An earlier North Korean rocket on its launch pad in April. Photo: Reuters
Update: North Korea extended the time frame of this month’s rocket launch by one week due to technical difficulties as the totalitarian state faced cold weather and international protests over its plans.
Kim Jong Un’s regime decided to extend the launch period that began today to December 29 from December 22 after scientists ‘‘found technical deficiency in the first-stage control engine module,’’ the official Korean Central News Agency said, citing an unidentified space administration spokesman. The same agency Sunday said the launch might be delayed.
A botched test would be an embarrassment for the North after an April launch failed shortly after liftoff and scuttled a US food aid deal. The US is deploying ships capable of intercepting the rocket, while Japan has readied its military and China, the North’s biggest ally, has said it should keep in mind regional stability.
South Korea's Unification Ministry urged the North to scrap the launch plan, saying it poses a serious threat to security in northeast Asia. The ministry said December 7 that Kim's regime is seeking to solidify its status as a nuclear state, and the rocket launch is aimed at developing the means to deliver nuclear warheads.
"Another failure would deal a heavy blow to Kim's regime," said Koh Yu Hwan, a professor of North Korean studies at Dongguk University in Seoul. "He would lose more than gain, so his best tactic is to keep the threat open and maximise its bargaining power."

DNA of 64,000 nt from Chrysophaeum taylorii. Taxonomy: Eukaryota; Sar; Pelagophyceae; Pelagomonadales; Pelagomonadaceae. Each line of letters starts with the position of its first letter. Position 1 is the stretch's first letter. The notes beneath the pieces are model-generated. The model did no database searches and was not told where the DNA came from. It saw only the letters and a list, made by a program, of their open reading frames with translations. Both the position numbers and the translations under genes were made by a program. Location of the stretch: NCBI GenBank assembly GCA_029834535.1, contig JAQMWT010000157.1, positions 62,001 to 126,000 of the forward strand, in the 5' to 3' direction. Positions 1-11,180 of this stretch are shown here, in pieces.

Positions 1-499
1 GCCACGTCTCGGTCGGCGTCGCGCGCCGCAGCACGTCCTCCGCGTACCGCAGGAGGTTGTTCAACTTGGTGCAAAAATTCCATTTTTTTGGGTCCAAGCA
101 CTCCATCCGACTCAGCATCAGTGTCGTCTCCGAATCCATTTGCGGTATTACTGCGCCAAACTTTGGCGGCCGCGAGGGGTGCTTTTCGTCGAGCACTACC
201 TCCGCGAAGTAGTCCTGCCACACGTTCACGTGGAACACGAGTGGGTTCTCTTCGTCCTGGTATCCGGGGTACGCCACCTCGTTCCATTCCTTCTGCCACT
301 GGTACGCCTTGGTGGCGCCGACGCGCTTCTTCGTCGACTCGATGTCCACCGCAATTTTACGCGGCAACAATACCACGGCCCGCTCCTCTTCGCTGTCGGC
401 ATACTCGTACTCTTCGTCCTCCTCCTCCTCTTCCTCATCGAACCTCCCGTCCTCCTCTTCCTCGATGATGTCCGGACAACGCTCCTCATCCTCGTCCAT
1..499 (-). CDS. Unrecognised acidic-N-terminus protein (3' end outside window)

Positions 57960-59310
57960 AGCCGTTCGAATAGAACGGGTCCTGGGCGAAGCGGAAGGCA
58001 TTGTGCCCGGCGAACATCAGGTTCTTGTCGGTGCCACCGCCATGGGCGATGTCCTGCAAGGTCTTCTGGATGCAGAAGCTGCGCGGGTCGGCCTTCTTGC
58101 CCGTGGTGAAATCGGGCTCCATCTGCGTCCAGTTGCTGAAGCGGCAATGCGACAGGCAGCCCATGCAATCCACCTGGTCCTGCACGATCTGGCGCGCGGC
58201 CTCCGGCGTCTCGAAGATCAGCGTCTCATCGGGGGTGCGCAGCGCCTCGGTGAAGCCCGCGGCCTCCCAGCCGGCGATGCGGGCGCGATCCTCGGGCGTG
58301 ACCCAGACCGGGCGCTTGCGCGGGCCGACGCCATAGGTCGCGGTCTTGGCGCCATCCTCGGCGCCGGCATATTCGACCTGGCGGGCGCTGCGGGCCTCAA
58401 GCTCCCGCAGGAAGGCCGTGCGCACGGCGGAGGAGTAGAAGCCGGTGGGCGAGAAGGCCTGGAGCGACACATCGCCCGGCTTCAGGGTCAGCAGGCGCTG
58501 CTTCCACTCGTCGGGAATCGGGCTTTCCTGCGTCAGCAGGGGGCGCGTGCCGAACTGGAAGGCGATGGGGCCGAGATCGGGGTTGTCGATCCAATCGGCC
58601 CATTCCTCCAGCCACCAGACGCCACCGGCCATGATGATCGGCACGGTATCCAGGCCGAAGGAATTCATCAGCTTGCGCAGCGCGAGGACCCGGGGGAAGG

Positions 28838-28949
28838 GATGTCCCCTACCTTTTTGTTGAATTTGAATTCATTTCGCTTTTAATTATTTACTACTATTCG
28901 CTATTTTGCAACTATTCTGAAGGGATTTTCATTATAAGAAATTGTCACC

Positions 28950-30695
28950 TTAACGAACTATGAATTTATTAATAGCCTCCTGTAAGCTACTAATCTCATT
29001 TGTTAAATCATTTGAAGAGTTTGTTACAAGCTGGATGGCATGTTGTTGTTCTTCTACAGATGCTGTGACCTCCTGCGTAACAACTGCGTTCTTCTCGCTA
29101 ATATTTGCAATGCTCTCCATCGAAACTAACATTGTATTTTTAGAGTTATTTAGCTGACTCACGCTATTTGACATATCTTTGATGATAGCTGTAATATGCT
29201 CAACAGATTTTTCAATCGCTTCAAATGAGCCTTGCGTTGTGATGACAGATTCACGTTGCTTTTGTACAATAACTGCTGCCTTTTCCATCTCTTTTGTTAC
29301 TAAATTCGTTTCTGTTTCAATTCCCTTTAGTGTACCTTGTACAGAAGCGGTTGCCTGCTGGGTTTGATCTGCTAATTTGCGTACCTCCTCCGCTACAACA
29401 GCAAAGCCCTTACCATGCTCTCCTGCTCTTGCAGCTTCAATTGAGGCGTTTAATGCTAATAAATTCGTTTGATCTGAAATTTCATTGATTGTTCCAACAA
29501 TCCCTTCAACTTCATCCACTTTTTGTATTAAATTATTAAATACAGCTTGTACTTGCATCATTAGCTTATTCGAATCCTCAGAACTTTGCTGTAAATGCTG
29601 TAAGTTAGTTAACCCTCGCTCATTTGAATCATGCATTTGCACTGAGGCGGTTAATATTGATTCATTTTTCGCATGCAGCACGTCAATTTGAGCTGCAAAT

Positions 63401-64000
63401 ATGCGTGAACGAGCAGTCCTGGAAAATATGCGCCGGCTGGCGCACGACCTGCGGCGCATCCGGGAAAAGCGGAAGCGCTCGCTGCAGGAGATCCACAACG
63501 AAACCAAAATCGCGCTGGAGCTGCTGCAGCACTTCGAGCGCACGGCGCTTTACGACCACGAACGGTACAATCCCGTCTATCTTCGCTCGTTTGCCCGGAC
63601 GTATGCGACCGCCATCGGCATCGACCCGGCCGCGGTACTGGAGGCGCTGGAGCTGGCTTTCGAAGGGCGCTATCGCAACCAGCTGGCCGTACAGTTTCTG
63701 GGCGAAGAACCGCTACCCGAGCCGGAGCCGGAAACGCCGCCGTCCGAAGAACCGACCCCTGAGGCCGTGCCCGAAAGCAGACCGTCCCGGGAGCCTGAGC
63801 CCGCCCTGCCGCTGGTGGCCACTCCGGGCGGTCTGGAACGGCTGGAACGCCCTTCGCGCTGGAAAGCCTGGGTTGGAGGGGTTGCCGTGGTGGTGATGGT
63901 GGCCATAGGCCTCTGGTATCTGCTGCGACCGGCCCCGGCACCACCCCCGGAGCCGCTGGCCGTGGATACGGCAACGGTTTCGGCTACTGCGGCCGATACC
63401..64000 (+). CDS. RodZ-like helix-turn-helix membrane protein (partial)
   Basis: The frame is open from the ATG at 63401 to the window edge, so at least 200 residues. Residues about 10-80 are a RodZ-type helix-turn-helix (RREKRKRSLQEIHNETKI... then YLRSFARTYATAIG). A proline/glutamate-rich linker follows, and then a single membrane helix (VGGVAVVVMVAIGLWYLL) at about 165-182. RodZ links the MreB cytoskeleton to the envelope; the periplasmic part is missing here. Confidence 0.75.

Japan has yet to confirm any North Korean postponement of its launch plans, Prime Minister Yoshihiko Noda said Sunday in an appearance on Fuji Television. Last week, Chinese Foreign Ministry spokesman Hong Lei said China hopes its ally will "act prudently" and "bear in mind peace and stability on the Korean peninsula."
North Korea expects the rocket's fuselage to fall about 140 kilometreswest of South Korea and its second stage to drop into waters about 136 kilometres east of the Philippines, South Korea's Transportation Ministry said on December 7, citing launch plans the North submitted to the International Maritime Organization and the International Civil Aviation Organization.
Japanese Defense Minister Satoshi Morimoto on December 7 ordered his military to intercept and destroy any part of the rocket that threatened the country, Chief Cabinet Secretary Osamu Fujimura said, adding that a threat wasn't expected.
North Korea's plans coincide with South Korea's December 19 presidential election. Ruling party candidate Park Geun Hye and opposition nominee Moon Jae In are calling for re-engagement after five years of deteriorating ties marked by atomic bomb and missile tests and two clashes in 2010 that killed 50 South Koreans.
"The issues in terms of the presidential campaign really are domestic," professor Delury said. "They are South Korean issues, there are economic issues and there's a lot of discussion of politics of South Korea and political reform."
Kim has shown no willingness to heed international calls to halt nuclear weapons development.
North Korea has invested about $US480 million ($457 million) to ready its rocket launch, South Korean Foreign Minister Kim Sung Hwan told lawmakers last week. South Korea estimates the launch site to have cost $400 million, a further $50 million for parts manufacturing operations near Pyongyang, and $30 million for the satellite itself, he said.
North Korea's military arsenal includes Scud, Rodong and Musudan missiles. The Musudan has a range of more than 3,000 kilometres and can carry a 650-kilogram warhead, according to South Korea's defense ministry.